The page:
Sponsoring an exhibition is easy, but getting what you want in return is not. You may be trying to increase your brand visibility or simply generate leads, one thing’s for sure – not all events are worth your time, money and effort. You need to tread carefully, and here’s how you can do it…
Sponsoring an exhibition is easy, but getting what you want in return is not. You may be trying to increase your brand visibility or simply generate leads, one thing’s for sure – not all events are worth your time, money and effort. You need to tread carefully, and here’s how you can do it
Doing so will help you in two ways – first of all, you can filter the sponsorship offers that are not in sync with your objectives and choose among the ones that are. Secondly, once the exhibition is over, you will need something, say, a matrix of sorts, to measure the success, and at that point of time, these objectives will come in handy.
Have you defined your target audience yet? If is imperative to study all demographics and psychographics of the people attending the event. Then segregate the most relevant ones for your marketing objective. Next, estimate a realistic number of possible conversions. Are they enough for you to get a substantial return on investment?
If you have your eye on a new target segment, perhaps before a product or service launch, look for exhibitions that they are most likely to attend.
If you are given a chance to speak at the exhibition, you will be achieving far better results than a passive sponsor would. Similarly, sponsoring on-site media may prove beneficial because there’ll be some real-time conversations happening there, which are usually missing in case of the conventional offline sponsorships. Take your pick carefully.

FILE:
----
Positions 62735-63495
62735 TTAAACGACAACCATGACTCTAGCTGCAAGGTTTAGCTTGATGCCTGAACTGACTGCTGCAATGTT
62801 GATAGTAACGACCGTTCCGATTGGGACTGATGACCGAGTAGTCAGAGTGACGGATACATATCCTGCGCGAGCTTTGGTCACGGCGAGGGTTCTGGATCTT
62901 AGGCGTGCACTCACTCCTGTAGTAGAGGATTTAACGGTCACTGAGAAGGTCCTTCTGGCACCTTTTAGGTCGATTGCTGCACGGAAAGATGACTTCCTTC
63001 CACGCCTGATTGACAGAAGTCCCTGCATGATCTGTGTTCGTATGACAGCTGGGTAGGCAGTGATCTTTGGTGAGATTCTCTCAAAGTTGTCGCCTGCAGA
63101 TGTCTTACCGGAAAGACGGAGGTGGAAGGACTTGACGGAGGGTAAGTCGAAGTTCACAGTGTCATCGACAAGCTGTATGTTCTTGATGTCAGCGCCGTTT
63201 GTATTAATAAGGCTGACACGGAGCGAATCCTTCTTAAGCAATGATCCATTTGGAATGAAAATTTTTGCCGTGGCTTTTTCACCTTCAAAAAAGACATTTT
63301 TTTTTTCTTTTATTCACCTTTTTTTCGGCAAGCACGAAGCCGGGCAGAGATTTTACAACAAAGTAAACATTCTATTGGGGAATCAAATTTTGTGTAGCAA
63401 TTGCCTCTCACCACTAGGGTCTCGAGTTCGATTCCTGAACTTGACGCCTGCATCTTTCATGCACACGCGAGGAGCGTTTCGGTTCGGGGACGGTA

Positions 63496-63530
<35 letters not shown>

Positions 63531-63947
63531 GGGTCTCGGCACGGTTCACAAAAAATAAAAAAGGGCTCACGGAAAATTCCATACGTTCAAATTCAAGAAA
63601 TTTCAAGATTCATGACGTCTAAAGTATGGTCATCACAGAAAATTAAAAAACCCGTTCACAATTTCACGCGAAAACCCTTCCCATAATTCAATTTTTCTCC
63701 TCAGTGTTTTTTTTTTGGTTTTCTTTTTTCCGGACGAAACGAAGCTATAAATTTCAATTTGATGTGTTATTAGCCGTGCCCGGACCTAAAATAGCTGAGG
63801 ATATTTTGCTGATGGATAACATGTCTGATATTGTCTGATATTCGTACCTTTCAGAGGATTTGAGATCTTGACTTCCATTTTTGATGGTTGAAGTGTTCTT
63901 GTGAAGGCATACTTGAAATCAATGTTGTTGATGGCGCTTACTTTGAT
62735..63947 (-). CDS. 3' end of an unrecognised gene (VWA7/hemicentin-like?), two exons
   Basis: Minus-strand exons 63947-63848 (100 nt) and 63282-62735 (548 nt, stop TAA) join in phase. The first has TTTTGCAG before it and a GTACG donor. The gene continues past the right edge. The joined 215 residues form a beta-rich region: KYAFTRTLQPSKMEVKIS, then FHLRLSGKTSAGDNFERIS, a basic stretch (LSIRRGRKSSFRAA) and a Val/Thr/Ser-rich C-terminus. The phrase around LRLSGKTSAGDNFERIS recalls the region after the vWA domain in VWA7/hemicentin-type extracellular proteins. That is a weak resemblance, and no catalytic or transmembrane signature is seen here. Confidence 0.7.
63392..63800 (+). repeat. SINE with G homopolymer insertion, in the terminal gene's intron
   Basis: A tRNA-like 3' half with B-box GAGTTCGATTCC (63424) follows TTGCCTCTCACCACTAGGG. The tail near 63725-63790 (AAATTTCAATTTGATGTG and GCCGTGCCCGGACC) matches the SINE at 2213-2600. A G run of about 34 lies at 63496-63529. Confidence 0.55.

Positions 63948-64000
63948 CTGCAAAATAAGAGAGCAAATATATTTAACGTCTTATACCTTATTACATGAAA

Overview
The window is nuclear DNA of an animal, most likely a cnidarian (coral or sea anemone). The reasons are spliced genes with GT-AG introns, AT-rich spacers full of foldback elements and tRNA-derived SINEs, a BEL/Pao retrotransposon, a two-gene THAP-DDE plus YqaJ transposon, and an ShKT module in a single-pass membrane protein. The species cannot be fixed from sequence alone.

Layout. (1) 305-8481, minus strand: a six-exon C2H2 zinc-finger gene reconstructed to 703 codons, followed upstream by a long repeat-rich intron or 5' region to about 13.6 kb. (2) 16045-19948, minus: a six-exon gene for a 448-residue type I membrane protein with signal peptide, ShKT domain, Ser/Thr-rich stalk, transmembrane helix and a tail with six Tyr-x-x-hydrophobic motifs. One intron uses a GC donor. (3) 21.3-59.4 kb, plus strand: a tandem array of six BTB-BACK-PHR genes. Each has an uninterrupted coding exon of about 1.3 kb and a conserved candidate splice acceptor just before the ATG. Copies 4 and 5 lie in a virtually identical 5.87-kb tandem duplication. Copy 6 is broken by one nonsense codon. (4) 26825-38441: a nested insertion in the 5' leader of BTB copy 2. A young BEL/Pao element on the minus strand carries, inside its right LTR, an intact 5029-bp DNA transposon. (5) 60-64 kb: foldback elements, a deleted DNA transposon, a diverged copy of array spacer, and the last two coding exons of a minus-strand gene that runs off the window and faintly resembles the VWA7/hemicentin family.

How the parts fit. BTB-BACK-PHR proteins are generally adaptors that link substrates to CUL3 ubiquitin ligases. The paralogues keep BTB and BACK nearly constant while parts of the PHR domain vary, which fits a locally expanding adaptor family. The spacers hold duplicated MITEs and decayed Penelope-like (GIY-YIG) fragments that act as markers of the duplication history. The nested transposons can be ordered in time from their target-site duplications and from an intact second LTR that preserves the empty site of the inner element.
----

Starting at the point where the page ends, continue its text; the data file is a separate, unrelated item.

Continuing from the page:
Give them a call, and if possible, ask about the experiences of the sponsors from previous years’ exhibitions. Listen to their success stories, and if they are honest enough to share about any unsuccessful attempts by the sponsors in the past, do find out what went wrong. Once you have made up your mind, make sure that the exhibition goes well with your brand, your theme, and your target audience, and if it does not, insist on customization. The organizers may suggest otherwise, but as David Hewson said, “What must be done must be done, whatever the price, the cost, the pain…”
Sponsorships are no different than a tour package; if there’s something you don’t like, you get it removed or replaced, and ask the organizer for a better price. Also, you can rightfully ask for freebies and extras. For instance, if they agree to giving you a 120-day right of first refusal, you’ll surely be in a win-win situation. Put your negotiation skills at work!
Have some effective measures in place; you must measure the qualitative and quantitative impact of your sponsorship. And if the exhibition organizers are willing to provide you with a post-exhibition report, there’s nothing like it. However, some will hold onto it, unless you ask. 74% of the exhibitors don’t; make sure you do!
A lot of exhibitions may be taking place around you right at this moment or might be scheduled for later, and the organizers of many, if not all, would contact you for sponsorship, but unless you are sure what’s in it for you, don’t sign up.